Imagining 2030

Imagining 2030: Protecting Lima; Peru’s Mega City

Imagining 2030 is a series in which PS21 writers describe the world as they see it in 14 years time.

8706636987_f56dd9f72f_oA printer-friendly version is available here.

Imagining 2030 is a series in which PS21 writers describe the world as they see it in 14 years time.

W. Alejandro Sanchez is an international security analyst who focuses on defense and security issues in the Western Hemisphere. He is a regular contributor for IHS Jane’s Defense Weekly, the Center for International Maritime Security, Blouin News, Living in Peru, among others. He is a member of the Forum on the Arms Trade. His Twitter is: @W_Alex_Sanchez

 

Caramba, I forget how to turn this on again,” I said aloud to no one in particular.

Sitting next to me, a smirking Pablo said, “click the button by your right ear… sí, that one.”

After the Great Unification War, China promptly rewarded countries that recognized its regained sovereignty over Taiwan. For Peru, this meant not only some fancy trade deals, but also free security and defense equipment, including training aircraft for the Air Force, tanks and trucks for the Army and smart-armored uniforms and smart-helmets for us, the Policía Nacional del Peru (PNP – Peruvian National Police).

Alas, even after several training sessions with a Chinese security officer, it still took me more than a minute to remember how to turn on the damn helmet and connect it to the police headquarters.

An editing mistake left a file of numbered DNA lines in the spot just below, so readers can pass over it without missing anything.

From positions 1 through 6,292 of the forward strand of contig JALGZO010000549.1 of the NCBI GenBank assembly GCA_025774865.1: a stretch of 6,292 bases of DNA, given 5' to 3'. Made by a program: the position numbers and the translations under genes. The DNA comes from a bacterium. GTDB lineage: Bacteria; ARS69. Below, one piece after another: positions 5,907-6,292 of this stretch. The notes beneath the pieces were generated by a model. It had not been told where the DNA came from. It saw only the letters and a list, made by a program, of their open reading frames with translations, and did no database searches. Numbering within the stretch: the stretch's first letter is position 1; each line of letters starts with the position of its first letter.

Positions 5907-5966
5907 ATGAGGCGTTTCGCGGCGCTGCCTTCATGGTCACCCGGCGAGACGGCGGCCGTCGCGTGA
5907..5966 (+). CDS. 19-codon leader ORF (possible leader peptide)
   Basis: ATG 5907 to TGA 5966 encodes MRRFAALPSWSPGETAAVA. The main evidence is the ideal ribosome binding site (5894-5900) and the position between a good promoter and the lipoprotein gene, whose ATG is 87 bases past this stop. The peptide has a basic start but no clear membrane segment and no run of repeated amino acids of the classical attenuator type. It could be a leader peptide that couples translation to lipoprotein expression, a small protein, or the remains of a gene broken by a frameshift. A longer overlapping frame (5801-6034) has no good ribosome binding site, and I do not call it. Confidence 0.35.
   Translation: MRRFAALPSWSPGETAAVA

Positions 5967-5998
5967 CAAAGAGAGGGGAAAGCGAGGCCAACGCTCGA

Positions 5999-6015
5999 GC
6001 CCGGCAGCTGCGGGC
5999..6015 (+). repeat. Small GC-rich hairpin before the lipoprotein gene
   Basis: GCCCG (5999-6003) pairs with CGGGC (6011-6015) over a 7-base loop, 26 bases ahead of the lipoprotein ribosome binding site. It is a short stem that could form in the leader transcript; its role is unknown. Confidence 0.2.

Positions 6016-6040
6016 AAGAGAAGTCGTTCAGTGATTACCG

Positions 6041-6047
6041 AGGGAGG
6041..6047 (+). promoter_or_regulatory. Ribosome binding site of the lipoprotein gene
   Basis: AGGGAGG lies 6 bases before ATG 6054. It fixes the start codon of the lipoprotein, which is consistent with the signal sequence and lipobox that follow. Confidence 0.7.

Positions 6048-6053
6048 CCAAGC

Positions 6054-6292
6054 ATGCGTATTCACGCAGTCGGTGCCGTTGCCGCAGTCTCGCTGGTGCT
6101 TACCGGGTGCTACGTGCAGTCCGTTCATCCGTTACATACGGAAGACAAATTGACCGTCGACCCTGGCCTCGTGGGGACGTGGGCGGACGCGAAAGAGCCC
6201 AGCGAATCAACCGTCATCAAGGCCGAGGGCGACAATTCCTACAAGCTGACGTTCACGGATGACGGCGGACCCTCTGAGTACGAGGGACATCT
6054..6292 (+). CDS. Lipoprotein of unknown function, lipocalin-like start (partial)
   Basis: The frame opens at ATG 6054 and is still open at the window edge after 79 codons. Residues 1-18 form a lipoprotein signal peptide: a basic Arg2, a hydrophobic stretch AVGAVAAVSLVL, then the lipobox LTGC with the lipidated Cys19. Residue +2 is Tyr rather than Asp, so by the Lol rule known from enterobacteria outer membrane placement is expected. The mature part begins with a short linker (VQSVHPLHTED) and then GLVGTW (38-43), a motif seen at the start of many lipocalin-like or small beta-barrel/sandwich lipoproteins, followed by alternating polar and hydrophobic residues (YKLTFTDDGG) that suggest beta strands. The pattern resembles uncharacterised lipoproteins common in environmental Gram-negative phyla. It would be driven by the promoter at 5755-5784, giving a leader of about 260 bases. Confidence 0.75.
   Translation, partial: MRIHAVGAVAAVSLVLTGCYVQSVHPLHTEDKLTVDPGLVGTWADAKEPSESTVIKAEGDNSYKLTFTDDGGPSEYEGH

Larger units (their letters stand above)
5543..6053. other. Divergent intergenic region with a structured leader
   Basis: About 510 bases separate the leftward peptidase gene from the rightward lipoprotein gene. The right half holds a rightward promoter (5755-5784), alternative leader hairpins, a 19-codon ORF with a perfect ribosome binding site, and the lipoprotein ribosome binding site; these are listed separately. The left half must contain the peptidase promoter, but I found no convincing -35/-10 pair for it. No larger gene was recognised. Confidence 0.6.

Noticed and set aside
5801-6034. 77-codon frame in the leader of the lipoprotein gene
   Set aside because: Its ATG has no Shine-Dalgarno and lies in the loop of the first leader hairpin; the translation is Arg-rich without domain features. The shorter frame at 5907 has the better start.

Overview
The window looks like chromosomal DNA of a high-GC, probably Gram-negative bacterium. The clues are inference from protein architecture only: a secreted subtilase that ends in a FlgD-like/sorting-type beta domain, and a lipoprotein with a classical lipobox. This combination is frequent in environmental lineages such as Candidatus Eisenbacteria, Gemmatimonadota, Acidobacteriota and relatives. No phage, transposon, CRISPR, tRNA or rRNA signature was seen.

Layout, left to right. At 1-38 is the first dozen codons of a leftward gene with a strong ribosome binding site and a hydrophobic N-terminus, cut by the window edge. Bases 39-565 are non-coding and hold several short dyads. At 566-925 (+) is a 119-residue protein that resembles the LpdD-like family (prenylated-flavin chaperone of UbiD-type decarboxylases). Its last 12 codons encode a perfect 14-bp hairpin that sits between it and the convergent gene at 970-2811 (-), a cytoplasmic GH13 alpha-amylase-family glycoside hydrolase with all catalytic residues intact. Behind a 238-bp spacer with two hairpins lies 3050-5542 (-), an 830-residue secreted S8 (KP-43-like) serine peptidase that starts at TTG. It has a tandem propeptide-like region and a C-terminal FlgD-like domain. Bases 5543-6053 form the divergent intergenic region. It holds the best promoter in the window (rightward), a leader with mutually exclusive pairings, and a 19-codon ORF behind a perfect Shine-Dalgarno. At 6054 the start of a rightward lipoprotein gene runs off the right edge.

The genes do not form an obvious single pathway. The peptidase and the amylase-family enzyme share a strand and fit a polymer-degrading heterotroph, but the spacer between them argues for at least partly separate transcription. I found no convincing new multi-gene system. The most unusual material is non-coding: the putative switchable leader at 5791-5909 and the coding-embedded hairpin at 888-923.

I shouldn’t complain though. The units up in the Andes and those in the Amazon -what’s left of it anyway- still don’t have these helmets. The capital always gets the fancier equipment.

I looked out the window trying to get a sense of where the armored vehicle was taking us. Lima, the capital, has always been one big city that just kept growing.

We’ll take the right side of the shopping center, looters are concentrated in that area,” the lieutenant said through the helmet’s intercom.

How many?” Pablo asked.

The Condor counts 500.” The Condor was Peru’s newest domestically manufactured UAV. Our domestic drone program started in the early 2010s with the Air Force, but now the PNP had its own manufacturing facilities for surveillance drones. They’re not as fancy as the UAVs that the Americans, the Russians, or even the Brazilians, produced, but they were helpful. A little display screen on the corner of the helmet’s visor showed me the drone’s view from 500 meters in the air.

I looked down to check that my gear was all in place and my (Chinese) rifle was loaded. Meanwhile, the smart-helmet made itself useful by displaying the laws that were being broken as well as the default sentences.

For petty criminals like this, we do not bother with trials anymore. Two decades ago, police arrests were considered step A; a trial was step B and prison was step C. Now A and B were one step while C was optional. It was all part of the “mano justa y dura” program (“just and hard hand”). El Presidente, in all his wisdom, pushed for a harsher internal security program, where we police, did not just arrest people, we judged them.

And yes, we were executioners if necessary.

I did not mind the change. Our harsh security programs meant that I regularly travelled abroad for training courses; particularly to Mexico, as a similar program was the only thing that saved that place from breaking apart due to the cartels back in the late 2010s. I even went to the gringos once to train at that new counter-insurgency training program Southern Command had created in Florida.